Have you ever been in that sticky situation; wanting to insure your car but having to wait because you’ve misplaced your car title? Well, I certainly have and I had absolutely no idea to do. While the situation was certainly stressful, it was honestly nothing to lose sleep over. In fact, answering the question of where can I find my title number if I lost my registration turned out to be pretty simple.
For those who want to know where and how to find their title numbers, as well as what to do about a lost registration — keep on reading.
What Is a Car Title?
So before we can explain what a title number is, we first have to understand what the car title is. A car title is a legal document that proves the ownership of a car. In addition to ownership info, there are all sorts of valuable information on it that we need to register, insure, and sell our cars. UK cars are held on the DVLA national database, an open-source vehicle history check providing full registration and specification details.
The car title will contain details about our car’s make, model, and year. Also, we can find the odometer reading and basic information about the car owner, such as name and address, along with the title number.
But, perhaps, the most important part of a car title is the Vehicle Identification Number (VIN). It’s a unique 17-character sequence assigned to a car by its manufacturer. Using the VIN, we can figure out what type and model the car is, as well as its country of origin.
What Is a Title Number?
Much like the VIN, a title number is a unique multi-digit (usually seven or eight) character sequence. It’s stamped in the information section of our car title. In some states, a title number is referred to as document or control numbers.
On its own, a title number can’t tell us anything about the car’s owner, or its make and model. But it’s extremely helpful when we need to locate our missing title or get a new one.
We also need the title number if we’re applying for a lien, for example, or want to insure our cars. The insurance companies and lienholders need that information to verify that we’re the rightful owners of our vehicles.
It’s also important to know that, unlike the VIN, a title number isn’t fixed. Once the car changes owners, the new owner will get a different sequence.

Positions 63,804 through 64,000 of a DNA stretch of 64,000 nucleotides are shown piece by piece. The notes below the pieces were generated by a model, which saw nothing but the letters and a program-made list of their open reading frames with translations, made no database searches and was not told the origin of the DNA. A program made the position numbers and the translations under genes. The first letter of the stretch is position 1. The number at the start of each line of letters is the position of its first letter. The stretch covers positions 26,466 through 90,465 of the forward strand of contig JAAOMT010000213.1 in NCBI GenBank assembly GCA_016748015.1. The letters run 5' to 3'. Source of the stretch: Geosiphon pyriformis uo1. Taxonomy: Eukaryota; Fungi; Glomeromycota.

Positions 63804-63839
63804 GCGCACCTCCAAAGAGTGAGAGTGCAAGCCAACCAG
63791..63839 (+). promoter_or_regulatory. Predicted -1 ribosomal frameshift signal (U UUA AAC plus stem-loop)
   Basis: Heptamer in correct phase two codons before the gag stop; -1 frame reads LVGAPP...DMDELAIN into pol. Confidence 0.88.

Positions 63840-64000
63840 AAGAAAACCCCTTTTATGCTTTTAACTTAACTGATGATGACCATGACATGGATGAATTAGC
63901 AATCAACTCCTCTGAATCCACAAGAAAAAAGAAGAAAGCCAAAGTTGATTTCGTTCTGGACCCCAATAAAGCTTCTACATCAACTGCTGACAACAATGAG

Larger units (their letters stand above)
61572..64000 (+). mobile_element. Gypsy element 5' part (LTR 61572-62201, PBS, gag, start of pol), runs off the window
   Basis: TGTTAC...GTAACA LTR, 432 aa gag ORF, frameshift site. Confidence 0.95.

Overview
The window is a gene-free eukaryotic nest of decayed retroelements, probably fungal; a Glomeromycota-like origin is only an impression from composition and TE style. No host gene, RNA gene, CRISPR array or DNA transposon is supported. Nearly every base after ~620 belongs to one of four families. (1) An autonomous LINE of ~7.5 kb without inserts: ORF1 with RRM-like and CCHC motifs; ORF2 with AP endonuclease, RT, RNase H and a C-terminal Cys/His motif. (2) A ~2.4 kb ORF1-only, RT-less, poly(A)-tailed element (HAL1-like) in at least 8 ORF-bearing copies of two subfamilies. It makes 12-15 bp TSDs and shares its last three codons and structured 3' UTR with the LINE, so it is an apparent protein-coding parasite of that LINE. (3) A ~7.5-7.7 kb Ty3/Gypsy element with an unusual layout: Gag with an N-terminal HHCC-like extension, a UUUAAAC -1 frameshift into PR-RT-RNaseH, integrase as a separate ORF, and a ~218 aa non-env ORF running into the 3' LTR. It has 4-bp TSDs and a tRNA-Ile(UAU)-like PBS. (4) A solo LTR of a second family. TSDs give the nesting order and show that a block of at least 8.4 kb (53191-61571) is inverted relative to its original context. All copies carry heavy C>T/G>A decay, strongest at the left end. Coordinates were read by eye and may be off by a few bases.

If you’re a new car owner, there’s a high chance you’ll have some questions about your vehicle, especially if you’re transitioning from petrol to electric! With more people making this environmentally friendly switch, a wider knowledge base is developing.
Luckily, there are numerous resources available to help make the transition easier. Fleet Evolution is the UK’s largest provider of electric cars for salary sacrifice car schemes. Due to this, their website is full of useful information and frequently asked questions. If you’re wondering whether electric cars are automatic, they’ve got just the answer! Visit https://www.fleetevolution.com/are-electric-cars-automatic/ for more information.
Why Is a Title Number Important?
Well, if we have the registration on hand, the title number isn’t that important. As we mentioned, it’s a good thing to have if we need help finding the car title.
However, in most cases, governments use the title numbers to keep track of a car’s ownership and life. But without the actual car title, there’s not much we can do with the number alone.
Where Can I Find My Title Number If I Lost My Registration?
Answering the question of where can I find my title number if I lost my registration lies in checking the car title. Now, I know what everyone must be thinking, ‘how can I look it up there if I don’t know where my registration is?’
Well, nowadays, we don’t need a physical copy of the document, as plenty of DMVs have this information online.
So the first step to getting a hold of the title number would be to contact the local DMV or checking their website. We might access the information there or ask for it to be sent by mail.
Asking the Lienholder
If we buy a car through a lienholder, we’re not the rightful owners until we’ve paid everything off. The car’s true owner is the lienholder, and the car title is theirs. So if going to the DMV doesn’t pan out, we should always contact the lienholder to get the title number.
However, if we’ve paid off the entire lien but still haven’t received the car title, we need to get in touch with the lienholder. Once all of the paperwork clears, the car is ours, and we’ll need the title to register and insure the car.
Looking up the Title Number
Once we have a physical or electronic version of our car title, we can check for the title number. Most often, the seven- or eight-digit number should be in the top left corner, right next to the VIN. However, some states put it at the bottom of the document. Either way, finding it shouldn’t be too difficult as the words Title Number are right next to it.
Getting a New Car Title
Now that we’ve answered the question of where can I find my title number if I lost my registration, it’s time to talk about applying for a new one. Usually, the easiest way to do this is to go to the DMV and fill out the proper paperwork.
We’ll need to bring some form of ID, registration forms, and insurance. Then, once we submit the application, the DMV should send the title within the following 15 to 30 days.
On the other hand, we can also apply by phone, email, or online. The process is pretty similar, and, depending on the state, shouldn’t cost more than $20.
There are plenty of answers to the question of where can I find my title number if I lost my registration, and they’re all pretty straightforward. Possibly the simplest one is getting in touch with the DMV or lienholder to get the information. But if we’ve lost our car title, getting a new one as soon as possible is the key to avoiding a fine.